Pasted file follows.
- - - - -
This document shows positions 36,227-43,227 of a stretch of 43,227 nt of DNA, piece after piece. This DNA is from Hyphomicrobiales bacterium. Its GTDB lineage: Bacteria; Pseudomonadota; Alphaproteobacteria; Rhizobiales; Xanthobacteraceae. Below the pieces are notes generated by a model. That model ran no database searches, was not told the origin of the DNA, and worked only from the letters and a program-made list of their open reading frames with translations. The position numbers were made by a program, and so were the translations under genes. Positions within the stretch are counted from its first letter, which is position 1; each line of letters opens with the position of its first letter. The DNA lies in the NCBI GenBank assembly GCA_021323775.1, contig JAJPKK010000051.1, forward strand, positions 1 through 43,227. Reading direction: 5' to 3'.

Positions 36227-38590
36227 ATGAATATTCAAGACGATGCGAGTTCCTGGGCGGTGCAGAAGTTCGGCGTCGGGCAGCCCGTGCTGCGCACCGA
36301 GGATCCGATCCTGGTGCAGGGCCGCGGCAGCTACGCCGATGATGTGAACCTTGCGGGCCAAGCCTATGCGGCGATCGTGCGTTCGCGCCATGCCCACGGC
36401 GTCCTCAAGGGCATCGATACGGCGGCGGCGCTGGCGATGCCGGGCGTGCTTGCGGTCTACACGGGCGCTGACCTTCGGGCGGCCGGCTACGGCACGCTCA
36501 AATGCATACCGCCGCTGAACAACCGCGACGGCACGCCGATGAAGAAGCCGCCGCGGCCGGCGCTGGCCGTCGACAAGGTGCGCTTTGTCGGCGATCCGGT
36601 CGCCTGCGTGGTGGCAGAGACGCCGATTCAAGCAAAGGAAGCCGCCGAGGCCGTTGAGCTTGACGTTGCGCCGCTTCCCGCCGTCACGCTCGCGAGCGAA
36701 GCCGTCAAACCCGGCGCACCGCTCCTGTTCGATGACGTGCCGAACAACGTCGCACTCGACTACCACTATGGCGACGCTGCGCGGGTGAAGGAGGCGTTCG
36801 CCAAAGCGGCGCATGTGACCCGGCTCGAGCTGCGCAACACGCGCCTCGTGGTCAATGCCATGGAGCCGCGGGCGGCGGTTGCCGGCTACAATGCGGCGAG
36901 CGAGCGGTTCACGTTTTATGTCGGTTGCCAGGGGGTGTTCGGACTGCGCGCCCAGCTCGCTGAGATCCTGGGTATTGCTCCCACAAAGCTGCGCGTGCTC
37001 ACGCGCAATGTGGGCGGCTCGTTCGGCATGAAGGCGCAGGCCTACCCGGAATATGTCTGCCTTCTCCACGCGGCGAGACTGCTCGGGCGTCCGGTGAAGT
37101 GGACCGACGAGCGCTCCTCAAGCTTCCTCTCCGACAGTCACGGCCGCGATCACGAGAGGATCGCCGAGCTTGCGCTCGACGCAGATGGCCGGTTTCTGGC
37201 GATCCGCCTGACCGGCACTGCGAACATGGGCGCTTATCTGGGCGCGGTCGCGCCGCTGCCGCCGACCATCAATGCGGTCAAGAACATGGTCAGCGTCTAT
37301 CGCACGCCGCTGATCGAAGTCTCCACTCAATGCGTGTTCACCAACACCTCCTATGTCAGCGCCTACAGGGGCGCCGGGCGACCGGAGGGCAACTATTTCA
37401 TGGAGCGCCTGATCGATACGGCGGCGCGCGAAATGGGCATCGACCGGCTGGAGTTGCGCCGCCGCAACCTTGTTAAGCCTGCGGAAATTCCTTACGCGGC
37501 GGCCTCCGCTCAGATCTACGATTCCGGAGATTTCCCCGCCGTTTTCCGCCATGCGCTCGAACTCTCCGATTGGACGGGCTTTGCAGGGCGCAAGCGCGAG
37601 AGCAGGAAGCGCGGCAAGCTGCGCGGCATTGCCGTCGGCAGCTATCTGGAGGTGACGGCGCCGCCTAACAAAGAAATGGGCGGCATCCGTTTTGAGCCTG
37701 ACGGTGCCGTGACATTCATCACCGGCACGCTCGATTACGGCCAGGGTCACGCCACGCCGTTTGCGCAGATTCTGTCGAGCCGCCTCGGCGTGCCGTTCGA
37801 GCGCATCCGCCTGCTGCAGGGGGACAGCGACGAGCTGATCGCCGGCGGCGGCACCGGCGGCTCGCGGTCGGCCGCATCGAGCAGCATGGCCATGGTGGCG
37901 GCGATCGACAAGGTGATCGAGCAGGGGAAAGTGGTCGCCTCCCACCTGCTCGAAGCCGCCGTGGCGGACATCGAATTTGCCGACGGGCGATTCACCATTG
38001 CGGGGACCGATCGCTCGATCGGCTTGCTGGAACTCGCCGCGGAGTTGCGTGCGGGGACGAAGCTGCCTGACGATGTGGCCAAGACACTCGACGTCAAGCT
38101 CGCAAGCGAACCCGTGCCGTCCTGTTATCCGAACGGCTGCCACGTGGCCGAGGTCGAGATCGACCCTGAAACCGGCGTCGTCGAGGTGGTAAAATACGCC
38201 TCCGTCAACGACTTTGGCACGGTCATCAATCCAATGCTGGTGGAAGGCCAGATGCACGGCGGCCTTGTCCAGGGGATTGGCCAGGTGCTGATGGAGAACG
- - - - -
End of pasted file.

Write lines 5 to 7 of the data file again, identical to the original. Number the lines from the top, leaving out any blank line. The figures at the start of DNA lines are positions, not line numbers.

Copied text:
36401 GTCCTCAAGGGCATCGATACGGCGGCGGCGCTGGCGATGCCGGGCGTGCTTGCGGTCTACACGGGCGCTGACCTTCGGGCGGCCGGCTACGGCACGCTCA
36501 AATGCATACCGCCGCTGAACAACCGCGACGGCACGCCGATGAAGAAGCCGCCGCGGCCGGCGCTGGCCGTCGACAAGGTGCGCTTTGTCGGCGATCCGGT
36601 CGCCTGCGTGGTGGCAGAGACGCCGATTCAAGCAAAGGAAGCCGCCGAGGCCGTTGAGCTTGACGTTGCGCCGCTTCCCGCCGTCACGCTCGCGAGCGAA